The first required task in flying, a straight-ahead climb away from the runway, is like starting a course in mathematics at calculus – one of the most difficult maneuvers to understand and master is first. A straight climb requires a lot of explanation to understand the required canceling of yaw and maintaining wings level.  Though most educators do a passable job of explaining the “why” of the left-turning tendencies, very few explain that rudder application also creates roll just as aileron application creates yaw. Pilots need to understand this interrelationship right from the start. Most pilots with incomplete understanding and training, climb out (occasionally) coordinated but seldom with wings level. It takes aileron against the rudder (cross-coordinated) to climb level. This effect is largely masked in low-wing trainers, especially the “marshmallow” PA-28 series. For this reason, the ideal platform for teaching pilots coordination is a high wing or tailwheel aircraft. If you have ever taught power transition to a  glider pilot who has mastered cross-coordination spiraling in thermals, you will understand how valuable this skill is to a new pilot-in-training.

When level at altitude, the first essential lesson is stability and trim. Nervous new pilots strangle the yoke (or stick) in their nervousness and need to learn to relax and learn to trust the airplane. Demonstrate straight and level, all trimmed up and then also a 30 degree banked turn all trimmed hands-off (arms folded). A good trainer will happily maintain a constant bank, hands off, until the plane runs out of fuel. This demonstration is a real relief for most new pilots.

Next up is the “ugly turn.” Demonstrating a turn with no rudders (driving) results in the nauseous swinging of the nose opposite from the intended direction due to adverse yaw (eyes outside directly over the nose). We all see this mistake even in rated pilots flying high-performance planes – they never learned coordination! Most pilots bring the driving habit with them and are at first looking in the direction of the turn and never see (or feel) the adverse yaw caused by aileron. Make sure your pilot is looking straight ahead when initiating any turn. Rolling back and forth on a point with eyes straight ahead, outside, is a great practice to develop a sense of rudder and aileron harmony.

Also essential in these early demonstrations is ensuring your pilot-in-training has their back against the seat and is sitting straight up, not leaning to compensate for yaw. A critical takeaway from these early lessons is “sensing yaw.” It is amazing how accepting we can be of yaw from driving and sliding sideways in the car seat.  We cannot “accept yaw” in controlled flight – we need to cancel it for efficiency and safety.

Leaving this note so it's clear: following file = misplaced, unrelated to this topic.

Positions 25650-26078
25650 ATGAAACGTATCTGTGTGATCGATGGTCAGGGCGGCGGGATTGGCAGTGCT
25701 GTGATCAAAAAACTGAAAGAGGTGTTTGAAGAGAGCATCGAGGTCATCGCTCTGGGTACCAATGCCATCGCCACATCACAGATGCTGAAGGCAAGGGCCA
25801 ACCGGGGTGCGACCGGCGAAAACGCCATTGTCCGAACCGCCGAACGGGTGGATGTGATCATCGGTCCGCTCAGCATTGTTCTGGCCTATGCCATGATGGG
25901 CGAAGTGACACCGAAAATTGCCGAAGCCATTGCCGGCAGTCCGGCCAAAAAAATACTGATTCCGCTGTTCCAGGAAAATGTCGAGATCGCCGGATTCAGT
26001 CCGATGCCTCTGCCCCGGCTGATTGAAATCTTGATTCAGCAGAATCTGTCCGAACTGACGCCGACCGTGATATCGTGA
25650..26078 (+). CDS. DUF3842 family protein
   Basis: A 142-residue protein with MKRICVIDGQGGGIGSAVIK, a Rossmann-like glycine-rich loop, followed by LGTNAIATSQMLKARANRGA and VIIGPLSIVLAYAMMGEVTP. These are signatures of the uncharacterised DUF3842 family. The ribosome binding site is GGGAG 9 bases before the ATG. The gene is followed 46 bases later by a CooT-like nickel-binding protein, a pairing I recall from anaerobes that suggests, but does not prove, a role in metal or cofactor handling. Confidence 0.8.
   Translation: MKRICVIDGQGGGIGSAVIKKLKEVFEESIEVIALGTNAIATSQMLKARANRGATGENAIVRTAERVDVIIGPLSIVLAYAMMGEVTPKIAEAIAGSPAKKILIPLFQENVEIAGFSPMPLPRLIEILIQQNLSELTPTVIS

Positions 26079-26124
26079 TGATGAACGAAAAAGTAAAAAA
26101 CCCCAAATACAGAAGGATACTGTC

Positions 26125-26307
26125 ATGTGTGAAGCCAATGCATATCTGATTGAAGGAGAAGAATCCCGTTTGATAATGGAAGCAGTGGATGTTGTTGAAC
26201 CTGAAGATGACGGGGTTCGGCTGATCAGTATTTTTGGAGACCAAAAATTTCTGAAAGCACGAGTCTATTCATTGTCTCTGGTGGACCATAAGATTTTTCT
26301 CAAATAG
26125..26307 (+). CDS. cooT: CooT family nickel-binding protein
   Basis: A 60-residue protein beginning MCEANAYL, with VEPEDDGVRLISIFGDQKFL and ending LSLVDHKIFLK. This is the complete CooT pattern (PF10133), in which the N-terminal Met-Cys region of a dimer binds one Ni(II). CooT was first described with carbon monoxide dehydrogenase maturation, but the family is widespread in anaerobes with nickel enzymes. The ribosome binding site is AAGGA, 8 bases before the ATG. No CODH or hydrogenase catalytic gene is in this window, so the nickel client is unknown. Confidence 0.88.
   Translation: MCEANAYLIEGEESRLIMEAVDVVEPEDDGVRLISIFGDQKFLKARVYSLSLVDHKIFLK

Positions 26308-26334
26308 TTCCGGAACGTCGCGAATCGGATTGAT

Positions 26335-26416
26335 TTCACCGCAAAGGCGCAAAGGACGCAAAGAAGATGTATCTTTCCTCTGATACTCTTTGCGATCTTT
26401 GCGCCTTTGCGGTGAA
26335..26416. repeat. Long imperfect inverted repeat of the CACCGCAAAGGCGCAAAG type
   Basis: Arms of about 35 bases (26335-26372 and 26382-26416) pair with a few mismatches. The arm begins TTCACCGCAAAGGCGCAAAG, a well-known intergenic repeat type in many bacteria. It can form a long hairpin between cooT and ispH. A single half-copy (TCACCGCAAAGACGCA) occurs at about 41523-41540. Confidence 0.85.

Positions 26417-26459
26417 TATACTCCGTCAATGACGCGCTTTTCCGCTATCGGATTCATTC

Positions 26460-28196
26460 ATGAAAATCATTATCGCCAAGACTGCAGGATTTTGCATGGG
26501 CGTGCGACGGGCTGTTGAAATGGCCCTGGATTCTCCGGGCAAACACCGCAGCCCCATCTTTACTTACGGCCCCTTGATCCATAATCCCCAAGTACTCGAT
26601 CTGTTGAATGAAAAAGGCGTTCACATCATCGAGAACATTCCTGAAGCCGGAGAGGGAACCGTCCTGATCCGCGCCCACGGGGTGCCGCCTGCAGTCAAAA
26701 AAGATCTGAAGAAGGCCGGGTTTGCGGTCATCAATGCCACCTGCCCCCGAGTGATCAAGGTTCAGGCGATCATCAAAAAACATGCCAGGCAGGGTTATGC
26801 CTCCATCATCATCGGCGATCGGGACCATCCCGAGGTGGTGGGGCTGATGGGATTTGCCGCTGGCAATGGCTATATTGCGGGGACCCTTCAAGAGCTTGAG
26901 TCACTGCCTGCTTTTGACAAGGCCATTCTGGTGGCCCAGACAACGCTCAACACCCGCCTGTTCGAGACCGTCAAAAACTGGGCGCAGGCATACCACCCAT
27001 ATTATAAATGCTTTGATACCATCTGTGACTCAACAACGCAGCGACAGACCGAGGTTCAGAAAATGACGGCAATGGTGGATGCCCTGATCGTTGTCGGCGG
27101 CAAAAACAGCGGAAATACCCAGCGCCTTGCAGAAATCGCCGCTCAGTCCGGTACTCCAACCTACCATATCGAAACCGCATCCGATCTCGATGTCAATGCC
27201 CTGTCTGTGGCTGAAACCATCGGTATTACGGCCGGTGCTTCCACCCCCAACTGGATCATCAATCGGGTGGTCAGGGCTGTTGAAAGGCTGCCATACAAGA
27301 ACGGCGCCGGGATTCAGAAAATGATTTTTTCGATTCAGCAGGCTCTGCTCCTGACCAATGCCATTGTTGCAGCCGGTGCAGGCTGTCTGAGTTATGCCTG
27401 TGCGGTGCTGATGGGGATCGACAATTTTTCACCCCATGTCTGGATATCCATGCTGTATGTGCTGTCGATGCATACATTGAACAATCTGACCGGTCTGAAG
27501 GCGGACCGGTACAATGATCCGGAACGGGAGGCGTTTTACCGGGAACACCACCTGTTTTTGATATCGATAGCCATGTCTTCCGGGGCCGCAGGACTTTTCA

Next, demonstrate how sudden power application or firm pitch up both cause a force to the left. Your new pilot will now begin to understand the challenge of the initial climb off the runway. You should combine these in a straight climb with enough rudder to cancel the yaw force and also some opposite aileron to fly wings level (cross-coordinated). “Patterns at altitude” are essential to master all the basics of control away from stress of a busy runway pattern. This drill and repetition will take several hours to achieve a reliable imprint. Usually, for the first lesson, straight, coordinated climbs and descents is enough. The turning climb would usually be added and refined in the second lesson.

It is an unfortunate fact that just about every pilot skids around the left-hand traffic pattern. Few pilots understand that right rudder is essential to achieve a stabilized left climbing turn – many pilots never realize this until they attempt the more aggressive chandelles. In your second lesson, you need to fly lots of climbing turns emphasizing this counter-intuitive requirement for right rudder. It is perfectly OK to just keep turning in a spiral to give your pilot-in-training time to achieve and feel the benefit of coordination (evident in performance as well).

It is also surprising to new pilots that a stabilized climbing turn to the right (with right rudder) will overbank and require aileron to the left (again the integrated effect of the ailerons and rudders). Pilots will naturally assume that the same control pressures that work turning left can be applied to the right – NOT! At the heart of all the confusion is the inter-related control effects, the fact that the P-factor and spiraling slipstream always pull left. In a stabilized turn in either direction, lift is equal on the wings and the left pulling force is at work creating yaw. A non-symmetrical pilot action is required and “cross-coordinated” is seldom explained fully.

To a flight instructor, all this early control practice can seem tedious and boring, but it is absolutely essential that pilots achieve full understanding and coordination or they will forever be a dangerous pilot. Actively empathizing with the challenge helps keep these early lessons exciting. Celebrate each step toward mastery and true control, but do not accept incorrect procedures or a rushed syllabus. If you proceed too quickly into stalls – before coordination is natural – the result will be some ugly and scary experiences for your pilot-in-training (where most people quit!). Get enough sleep and breathe slowly; early lessons are absolutely the hardest – for both CFI andpilot-in-training. Good “parental patience” – with a dose of compassion – makes this work. Fly safely out there (and often)!